The only problem is that Ghost in the Shell simply cannot talk its way around this core concern. Ghost in the Shell tries to recast itself as a narrative that is fundamentally about cultural appropriation, but in doing so it cannot escape the fact that it is also an example of cultural appropriation. Like those circular debates about identity and memory, these is a sense that Ghost in the Shell is attempting to trap the audience in echoes and reflections, a glitch that betrays a fundamental flaw.

Manufactured.

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Non-Review Review: Room 237

Room 237 is an ode to cinema. Not just Stanley Kubrick’s The Shining, mind you, despite the fact that fact that Kubrick’s horror film is the focus of the film’s talking heads (or disembodied voices) discussion. No, Room 237 is a celebratory tribute to every discussion and dissection of popular film, no matter how plausible or implausible, no matter whether conducted in print, on-line or in the pub with friends. Director Rodney Ascher’s documentary is as interested in the personal lives of its subjects – where they came from, with regards to the film – as it is with their views on the film itself.

In case you can’t tell, I was very taken with it.

Cut it there, Jack!

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Dancing on the Edge of a Blade (Runner): Prometheus & Hyper-Intertextuality

Prometheus arrived on blu ray last week. I’m a big fan of the movie, despite the palpable sense of disappointment generated on its arrival – I suspect that I was wise not to expect answers, and instead to enough the movie for what it was. I’m not alone in considering the film’s ties to Alien to be among its weakest elements, forcing the movie to tie into something that had been a massive movie mystery for decades, rather than allowing it to be its own thing. However, it has emerged that Ridley Scott apparently hoped the movie could go further than that. Reportedly, the director had hoped that it could serve as something akin to “connective tissue” to tie together two of his most definitive science-fiction universes. Apparently, the director wanted to set the film in the same world as Blade Runner.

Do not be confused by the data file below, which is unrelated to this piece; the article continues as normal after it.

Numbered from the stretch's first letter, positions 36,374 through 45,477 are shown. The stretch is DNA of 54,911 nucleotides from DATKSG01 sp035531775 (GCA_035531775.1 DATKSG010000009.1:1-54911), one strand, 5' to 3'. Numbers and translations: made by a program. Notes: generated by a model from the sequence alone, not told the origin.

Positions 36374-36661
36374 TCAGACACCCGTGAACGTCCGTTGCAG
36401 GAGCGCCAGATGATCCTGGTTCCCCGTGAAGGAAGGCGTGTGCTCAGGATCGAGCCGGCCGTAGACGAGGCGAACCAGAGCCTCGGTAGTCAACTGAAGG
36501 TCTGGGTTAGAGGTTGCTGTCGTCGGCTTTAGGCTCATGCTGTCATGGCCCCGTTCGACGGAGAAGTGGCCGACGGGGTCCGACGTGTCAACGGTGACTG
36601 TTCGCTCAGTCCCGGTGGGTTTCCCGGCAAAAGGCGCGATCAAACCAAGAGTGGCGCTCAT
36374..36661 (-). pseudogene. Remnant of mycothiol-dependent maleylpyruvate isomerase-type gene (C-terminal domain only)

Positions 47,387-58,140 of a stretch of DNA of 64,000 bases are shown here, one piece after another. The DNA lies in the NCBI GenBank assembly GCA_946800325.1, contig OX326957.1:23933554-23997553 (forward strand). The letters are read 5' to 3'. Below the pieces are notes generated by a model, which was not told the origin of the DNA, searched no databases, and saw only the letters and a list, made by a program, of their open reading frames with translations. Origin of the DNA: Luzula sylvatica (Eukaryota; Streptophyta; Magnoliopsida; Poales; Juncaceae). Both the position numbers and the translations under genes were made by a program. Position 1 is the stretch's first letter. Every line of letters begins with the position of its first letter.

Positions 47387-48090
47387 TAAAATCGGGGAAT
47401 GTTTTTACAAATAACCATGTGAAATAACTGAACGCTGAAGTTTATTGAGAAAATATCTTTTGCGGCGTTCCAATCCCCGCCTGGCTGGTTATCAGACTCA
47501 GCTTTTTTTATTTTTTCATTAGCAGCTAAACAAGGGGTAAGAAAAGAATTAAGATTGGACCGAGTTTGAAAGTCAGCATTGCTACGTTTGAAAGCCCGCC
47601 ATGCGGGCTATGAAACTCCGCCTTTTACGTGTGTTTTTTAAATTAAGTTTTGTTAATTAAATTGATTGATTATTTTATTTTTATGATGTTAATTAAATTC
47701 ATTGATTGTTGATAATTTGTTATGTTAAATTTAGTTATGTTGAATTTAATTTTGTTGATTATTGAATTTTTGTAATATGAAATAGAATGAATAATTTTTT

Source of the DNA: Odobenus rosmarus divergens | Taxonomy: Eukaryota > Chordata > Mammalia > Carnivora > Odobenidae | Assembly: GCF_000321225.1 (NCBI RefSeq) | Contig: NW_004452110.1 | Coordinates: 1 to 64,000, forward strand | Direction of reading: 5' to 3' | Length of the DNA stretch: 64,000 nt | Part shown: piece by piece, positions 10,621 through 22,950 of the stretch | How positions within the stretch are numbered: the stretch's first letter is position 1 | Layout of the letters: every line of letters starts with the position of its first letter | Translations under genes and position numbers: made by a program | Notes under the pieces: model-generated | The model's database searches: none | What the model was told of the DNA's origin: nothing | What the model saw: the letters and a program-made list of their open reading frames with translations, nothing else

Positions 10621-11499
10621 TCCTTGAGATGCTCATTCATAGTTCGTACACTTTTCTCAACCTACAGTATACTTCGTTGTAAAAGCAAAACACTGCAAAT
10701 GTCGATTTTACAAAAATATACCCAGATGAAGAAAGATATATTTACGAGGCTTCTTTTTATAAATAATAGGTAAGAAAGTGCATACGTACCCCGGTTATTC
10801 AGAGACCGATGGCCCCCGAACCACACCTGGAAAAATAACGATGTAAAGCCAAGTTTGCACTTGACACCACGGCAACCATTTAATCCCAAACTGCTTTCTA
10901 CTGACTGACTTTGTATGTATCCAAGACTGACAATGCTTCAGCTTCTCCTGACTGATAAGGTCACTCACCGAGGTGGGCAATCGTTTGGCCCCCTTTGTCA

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Non-Review Review: Prometheus

Prometheus is an impressive science fiction thriller. Indeed, its weakest link is its attempt to “line-up” with Scott’s original Alien, as its own interesting ideas end up caught up in an attempt to throw knowing winks and nods towards an overly eager audience. “look! green gooey possibly acidic blood!” the movie seems to cry or “gee! that illustration looks familiar!” The problem is that these feel like distractions from a plot that is compelling and fascinating when explored on its own merits. Still, it feels like a worthy science fiction film in its own right, a fitting hybrid of Scott’s Alien with his Blade Runner, daring to pose interesting existential and philosophical questions about humanity’s place in the universe.

David is a piece of work…

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On Second Thought: Alien (Director’s Cut)

To celebrate the release of Prometheus this week, we’ll be taking a look at the other movies in the Alien franchise.

Alien: The Director’s Cut is a curious beast. It’s more of an alternate cut than a director’s cut of Ridley Scott’s iconic Alien. It actually runs a few seconds shorter than the original theatrical cut of the film, although it contains more than five minutes of different footage. While five minutes of footage can have a significant impact on the final cut of a film, I’d be hard-pressed to argue that they add considerable depth to Scott’s science-fiction masterpiece. Aliens: The Special Edition re-inserted scenes that expanded and developed the themes of Cameron’s sequel, while Alien³: The Assembly Cut offers a glimpse of a movie far different from the one released. In contrast, Alien: The Director’s Cut… doesn’t really do much of anything. It’s just an alternative to the theatrical edition.

Ship shape?